So, we program the logic we want the PLC to understand and base its operation in a programming language that is known by the PLC. If, for example, we want to tell the PLC to “if condition 1 is true, then turn the output of device A”, we use a language proprietary to the PLC, something like “If I1.0=1 then OA.0=1”.
PLC programming essentially makes the decision based on input from the real world, and tell the PLC how it should interact with the real world through the outputs. This is what allows the automation performed by the PLC.
You can check this article: different PLC programming languages for a more in-depth discussion about the topic. However, there are 5 PLC programming languages defined by the IEC 61131-3 standard, and below we will discuss them briefly:
Ladder Diagram (LD)
Ladder Diagram is the most common language used to program PLC and is also commonly known as Relay Ladder Logic (RLL). The Ladder Diagram is a graphical language (rather than text-based language) that visualizes the relationships between the inputs and outputs of the system.
Every Ladder Diagram is arranged similarly to an electrical diagram, and so we can say that the resulting ladder diagrams are virtual circuits. They are called “ladder” because the diagram literally resembles a ladder with two vertical rails (the supply power/contact) and horizontal lines (the rungs) to represent the control circuits/relay coils.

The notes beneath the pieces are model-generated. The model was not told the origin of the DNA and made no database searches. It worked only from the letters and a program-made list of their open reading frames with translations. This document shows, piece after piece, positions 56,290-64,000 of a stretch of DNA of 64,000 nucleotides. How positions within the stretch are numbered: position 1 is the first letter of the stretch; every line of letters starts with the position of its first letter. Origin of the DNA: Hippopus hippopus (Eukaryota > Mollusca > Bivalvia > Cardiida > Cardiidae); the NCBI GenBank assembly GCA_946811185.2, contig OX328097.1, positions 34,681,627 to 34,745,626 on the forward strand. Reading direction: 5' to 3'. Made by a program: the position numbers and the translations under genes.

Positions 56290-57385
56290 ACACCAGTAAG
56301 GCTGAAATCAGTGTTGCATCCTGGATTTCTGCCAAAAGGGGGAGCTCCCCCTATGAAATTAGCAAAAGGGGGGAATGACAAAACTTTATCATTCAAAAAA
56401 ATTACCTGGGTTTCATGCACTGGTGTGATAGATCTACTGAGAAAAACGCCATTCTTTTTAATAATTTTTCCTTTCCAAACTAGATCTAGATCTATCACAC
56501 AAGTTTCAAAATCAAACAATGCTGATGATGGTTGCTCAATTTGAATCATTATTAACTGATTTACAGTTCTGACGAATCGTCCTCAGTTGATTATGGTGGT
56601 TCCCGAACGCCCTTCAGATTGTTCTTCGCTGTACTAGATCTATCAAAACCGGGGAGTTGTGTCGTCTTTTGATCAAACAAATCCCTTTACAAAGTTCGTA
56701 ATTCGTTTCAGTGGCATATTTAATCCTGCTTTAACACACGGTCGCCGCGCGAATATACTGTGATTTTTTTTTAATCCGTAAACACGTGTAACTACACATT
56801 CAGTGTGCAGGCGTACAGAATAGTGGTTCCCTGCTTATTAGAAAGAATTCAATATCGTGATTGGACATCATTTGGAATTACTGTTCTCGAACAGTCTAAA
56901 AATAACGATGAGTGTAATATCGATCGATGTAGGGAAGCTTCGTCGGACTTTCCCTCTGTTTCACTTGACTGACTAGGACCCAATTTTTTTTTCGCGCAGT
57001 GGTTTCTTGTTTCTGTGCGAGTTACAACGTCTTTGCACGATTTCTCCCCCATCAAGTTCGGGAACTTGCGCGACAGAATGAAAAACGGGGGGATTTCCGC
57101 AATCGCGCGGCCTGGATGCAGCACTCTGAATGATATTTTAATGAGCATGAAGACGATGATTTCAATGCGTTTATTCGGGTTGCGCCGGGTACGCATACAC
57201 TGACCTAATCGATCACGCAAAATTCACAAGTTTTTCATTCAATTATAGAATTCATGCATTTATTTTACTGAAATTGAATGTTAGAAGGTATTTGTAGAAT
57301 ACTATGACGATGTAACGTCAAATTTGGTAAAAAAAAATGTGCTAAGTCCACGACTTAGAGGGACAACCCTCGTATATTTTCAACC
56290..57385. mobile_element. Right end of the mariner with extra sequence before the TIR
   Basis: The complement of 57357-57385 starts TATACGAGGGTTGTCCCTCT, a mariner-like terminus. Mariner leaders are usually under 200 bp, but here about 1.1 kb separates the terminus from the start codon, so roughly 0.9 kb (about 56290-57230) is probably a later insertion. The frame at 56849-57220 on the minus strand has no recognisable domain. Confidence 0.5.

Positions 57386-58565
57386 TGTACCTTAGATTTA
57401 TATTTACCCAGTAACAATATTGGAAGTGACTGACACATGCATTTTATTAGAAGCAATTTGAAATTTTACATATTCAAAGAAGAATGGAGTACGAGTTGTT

None of these supply power and control circuits seen in a Ladder Diagram program are real, but they are virtual bits in the PLC memory.
Function Block Diagram (FBD)
Function Block Diagram (FBD) is based on—as the name suggests—, the function blocks. It is also a graphical, visual language, and for those who are familiar with Boolean systems, FBD would feel more intuitive than the Ladder Diagram language.
The FBD, like the LD, also resembles electrical wiring diagrams. However, if in LD the diagram is more akin to relay logic systems, in FBD it’s more like we are wiring the function blocks together. In FBD, inputs are placed on the left of the function blocks and outputs on the right.
We can say that FBD is a simpler, more intuitive version of the LD language. However, to start programming in FBD language, we need to understand what the function blocks do, and so might have a steeper learning curve than LD.
Due to its similarities with LD, both the FBD and LD have a similar weakness: when the program becomes long or complex, it can be very difficult to trace every step and troubleshooting.
Structured Text (ST)
Unlike LD and FBD, Structured Text is—as the name suggests— is a text-based language.
While it’s more intuitive to use graphical programming languages for PLC programming, like the LD or FBD, they have their weakness, as we have briefly discussed above. A text-based PLC program will take up a much smaller file size, and when the program gets very long/complex, it will be easier to read and understand than a graphical language.